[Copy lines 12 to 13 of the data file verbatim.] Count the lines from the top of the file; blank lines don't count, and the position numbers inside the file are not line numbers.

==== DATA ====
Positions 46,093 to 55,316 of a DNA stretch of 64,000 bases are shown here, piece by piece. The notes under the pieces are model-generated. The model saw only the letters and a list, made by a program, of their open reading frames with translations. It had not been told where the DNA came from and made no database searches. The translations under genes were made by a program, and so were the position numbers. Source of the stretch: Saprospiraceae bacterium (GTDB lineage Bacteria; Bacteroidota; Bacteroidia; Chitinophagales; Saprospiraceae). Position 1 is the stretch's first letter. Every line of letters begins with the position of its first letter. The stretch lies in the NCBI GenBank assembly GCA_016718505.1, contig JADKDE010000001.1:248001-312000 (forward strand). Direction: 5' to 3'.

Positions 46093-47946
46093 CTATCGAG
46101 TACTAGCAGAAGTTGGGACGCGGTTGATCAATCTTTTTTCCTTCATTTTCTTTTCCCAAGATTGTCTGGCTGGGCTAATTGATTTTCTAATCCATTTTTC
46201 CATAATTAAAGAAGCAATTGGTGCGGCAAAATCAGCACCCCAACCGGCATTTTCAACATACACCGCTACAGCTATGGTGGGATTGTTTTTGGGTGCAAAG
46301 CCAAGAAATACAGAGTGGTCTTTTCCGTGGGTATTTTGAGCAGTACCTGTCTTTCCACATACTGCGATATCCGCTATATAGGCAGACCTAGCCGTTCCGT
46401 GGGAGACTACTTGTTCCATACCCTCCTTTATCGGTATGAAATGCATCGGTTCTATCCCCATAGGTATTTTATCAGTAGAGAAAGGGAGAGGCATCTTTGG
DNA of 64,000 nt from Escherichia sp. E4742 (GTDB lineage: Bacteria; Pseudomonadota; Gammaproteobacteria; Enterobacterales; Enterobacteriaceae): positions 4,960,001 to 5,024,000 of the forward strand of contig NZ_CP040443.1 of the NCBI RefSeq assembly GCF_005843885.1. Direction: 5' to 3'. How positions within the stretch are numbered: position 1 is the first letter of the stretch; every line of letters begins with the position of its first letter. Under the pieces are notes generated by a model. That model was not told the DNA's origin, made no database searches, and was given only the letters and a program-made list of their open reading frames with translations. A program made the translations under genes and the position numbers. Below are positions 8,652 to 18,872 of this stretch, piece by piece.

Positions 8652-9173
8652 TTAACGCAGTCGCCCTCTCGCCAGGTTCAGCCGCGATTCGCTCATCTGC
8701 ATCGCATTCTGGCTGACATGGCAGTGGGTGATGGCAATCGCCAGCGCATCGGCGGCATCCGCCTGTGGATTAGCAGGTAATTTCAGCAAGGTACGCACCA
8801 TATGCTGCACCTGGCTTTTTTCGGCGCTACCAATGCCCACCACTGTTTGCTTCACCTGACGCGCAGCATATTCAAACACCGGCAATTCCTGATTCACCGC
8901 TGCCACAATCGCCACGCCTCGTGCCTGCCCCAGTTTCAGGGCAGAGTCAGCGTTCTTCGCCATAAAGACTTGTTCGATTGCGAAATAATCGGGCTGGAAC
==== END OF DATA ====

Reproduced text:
8801 TATGCTGCACCTGGCTTTTTTCGGCGCTACCAATGCCCACCACTGTTTGCTTCACCTGACGCGCAGCATATTCAAACACCGGCAATTCCTGATTCACCGC
8901 TGCCACAATCGCCACGCCTCGTGCCTGCCCCAGTTTCAGGGCAGAGTCAGCGTTCTTCGCCATAAAGACTTGTTCGATTGCGAAATAATCGGGCTGGAAC